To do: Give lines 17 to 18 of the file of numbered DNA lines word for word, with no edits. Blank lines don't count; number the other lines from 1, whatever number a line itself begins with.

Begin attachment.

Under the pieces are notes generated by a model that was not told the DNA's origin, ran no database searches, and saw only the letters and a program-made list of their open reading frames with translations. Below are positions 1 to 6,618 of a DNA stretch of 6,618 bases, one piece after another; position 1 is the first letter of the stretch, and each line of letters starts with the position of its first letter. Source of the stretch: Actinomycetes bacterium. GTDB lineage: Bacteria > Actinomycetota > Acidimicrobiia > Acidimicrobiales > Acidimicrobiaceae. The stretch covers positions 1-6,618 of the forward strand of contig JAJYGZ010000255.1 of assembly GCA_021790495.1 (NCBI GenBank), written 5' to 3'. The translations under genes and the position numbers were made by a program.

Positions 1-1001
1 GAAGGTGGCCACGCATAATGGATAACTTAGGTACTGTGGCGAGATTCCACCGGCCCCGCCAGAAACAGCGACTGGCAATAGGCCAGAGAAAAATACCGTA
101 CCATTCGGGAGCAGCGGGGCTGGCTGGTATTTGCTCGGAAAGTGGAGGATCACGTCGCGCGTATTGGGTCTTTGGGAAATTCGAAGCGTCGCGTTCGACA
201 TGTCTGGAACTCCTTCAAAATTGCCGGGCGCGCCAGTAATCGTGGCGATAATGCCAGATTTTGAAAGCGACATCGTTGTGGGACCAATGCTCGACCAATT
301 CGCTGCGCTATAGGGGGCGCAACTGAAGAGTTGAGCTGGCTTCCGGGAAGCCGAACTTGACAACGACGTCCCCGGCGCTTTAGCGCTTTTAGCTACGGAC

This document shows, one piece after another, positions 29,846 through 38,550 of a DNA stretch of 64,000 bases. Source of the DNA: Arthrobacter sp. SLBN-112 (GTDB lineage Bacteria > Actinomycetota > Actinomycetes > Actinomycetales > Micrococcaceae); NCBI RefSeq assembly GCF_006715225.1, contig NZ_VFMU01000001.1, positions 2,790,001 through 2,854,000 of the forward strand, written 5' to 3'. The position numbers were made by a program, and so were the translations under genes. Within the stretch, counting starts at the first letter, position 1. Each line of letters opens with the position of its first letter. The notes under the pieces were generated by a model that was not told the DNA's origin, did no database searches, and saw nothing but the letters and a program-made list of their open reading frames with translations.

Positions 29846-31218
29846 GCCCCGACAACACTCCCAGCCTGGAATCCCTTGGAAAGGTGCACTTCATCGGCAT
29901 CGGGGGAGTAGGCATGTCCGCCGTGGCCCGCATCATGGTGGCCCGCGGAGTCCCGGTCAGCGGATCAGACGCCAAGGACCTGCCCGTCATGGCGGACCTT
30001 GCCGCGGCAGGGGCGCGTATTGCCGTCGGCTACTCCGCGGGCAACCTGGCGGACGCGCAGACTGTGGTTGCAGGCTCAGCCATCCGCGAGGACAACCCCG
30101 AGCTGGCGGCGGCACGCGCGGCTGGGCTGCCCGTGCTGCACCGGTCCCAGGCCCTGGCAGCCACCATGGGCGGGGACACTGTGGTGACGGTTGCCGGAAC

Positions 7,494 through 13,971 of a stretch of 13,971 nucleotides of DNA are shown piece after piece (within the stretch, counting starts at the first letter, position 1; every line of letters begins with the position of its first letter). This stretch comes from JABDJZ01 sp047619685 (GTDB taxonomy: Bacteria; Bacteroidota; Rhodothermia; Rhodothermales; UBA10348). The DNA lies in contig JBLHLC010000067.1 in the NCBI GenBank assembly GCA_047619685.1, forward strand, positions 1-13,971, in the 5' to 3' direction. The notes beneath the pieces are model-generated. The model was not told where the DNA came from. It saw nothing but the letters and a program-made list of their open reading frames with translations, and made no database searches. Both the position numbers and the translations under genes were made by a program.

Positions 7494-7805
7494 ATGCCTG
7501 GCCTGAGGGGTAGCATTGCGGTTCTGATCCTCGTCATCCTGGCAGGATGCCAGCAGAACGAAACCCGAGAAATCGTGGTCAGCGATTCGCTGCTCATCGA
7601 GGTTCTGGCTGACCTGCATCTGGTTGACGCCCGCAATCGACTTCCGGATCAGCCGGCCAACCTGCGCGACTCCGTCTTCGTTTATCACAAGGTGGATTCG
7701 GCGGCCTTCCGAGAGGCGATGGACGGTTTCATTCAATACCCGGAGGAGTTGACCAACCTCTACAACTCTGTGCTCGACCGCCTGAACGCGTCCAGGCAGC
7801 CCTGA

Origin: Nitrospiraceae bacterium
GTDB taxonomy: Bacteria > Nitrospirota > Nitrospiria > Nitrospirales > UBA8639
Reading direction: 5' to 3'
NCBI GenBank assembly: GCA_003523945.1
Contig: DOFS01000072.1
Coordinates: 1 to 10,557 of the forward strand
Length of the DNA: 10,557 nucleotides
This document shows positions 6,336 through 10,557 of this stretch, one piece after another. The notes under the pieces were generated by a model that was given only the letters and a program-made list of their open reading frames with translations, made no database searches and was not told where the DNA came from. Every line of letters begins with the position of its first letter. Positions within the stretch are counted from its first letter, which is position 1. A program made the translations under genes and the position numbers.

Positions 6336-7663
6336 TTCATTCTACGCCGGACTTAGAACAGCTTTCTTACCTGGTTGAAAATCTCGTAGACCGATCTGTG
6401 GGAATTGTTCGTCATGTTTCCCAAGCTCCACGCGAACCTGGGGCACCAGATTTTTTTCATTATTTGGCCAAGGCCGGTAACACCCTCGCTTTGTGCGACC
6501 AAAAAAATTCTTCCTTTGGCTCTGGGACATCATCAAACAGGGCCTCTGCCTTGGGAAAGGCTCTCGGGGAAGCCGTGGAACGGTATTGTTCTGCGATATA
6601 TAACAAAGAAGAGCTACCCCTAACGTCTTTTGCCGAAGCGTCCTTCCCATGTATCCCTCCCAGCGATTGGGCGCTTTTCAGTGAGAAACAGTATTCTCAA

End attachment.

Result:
7601 GGTTCTGGCTGACCTGCATCTGGTTGACGCCCGCAATCGACTTCCGGATCAGCCGGCCAACCTGCGCGACTCCGTCTTCGTTTATCACAAGGTGGATTCG
7701 GCGGCCTTCCGAGAGGCGATGGACGGTTTCATTCAATACCCGGAGGAGTTGACCAACCTCTACAACTCTGTGCTCGACCGCCTGAACGCGTCCAGGCAGC